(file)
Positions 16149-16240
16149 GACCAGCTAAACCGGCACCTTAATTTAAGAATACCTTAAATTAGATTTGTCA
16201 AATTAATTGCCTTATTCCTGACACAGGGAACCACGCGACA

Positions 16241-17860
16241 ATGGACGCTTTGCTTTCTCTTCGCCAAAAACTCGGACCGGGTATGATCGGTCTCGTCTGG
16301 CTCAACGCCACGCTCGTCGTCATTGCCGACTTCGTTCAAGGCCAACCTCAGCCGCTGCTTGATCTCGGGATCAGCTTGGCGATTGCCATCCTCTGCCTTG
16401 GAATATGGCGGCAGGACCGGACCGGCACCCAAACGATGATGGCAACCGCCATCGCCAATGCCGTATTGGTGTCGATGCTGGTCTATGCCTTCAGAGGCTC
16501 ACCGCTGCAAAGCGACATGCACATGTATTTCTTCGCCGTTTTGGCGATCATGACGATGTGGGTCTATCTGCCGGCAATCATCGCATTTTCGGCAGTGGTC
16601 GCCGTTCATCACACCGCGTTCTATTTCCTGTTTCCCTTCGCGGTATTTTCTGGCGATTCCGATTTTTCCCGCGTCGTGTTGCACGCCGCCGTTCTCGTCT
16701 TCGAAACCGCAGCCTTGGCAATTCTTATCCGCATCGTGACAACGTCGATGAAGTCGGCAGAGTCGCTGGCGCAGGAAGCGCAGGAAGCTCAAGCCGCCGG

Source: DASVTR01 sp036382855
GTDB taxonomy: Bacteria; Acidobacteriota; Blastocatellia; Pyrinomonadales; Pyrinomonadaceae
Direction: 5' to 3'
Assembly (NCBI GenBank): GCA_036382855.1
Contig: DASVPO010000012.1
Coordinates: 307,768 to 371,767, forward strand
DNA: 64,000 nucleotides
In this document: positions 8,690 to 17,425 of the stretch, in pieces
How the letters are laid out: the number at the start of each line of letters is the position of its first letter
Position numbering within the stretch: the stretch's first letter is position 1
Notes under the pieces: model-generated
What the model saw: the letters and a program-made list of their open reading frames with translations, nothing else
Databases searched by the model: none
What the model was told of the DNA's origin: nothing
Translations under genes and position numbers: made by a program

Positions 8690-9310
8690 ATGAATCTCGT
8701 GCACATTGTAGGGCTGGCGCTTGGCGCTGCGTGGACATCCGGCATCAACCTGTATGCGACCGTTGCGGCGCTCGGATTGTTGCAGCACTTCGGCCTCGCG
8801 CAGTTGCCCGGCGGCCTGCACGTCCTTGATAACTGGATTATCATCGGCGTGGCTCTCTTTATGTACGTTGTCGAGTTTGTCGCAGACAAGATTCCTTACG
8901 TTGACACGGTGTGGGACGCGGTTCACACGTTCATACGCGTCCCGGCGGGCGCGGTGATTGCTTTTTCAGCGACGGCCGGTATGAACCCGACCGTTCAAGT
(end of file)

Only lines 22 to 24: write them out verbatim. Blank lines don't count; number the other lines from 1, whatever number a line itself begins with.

What the model saw: the letters and a program-made list of their open reading frames with translations, nothing else
Databases searched by the model: none
What the model was told of the DNA's origin: nothing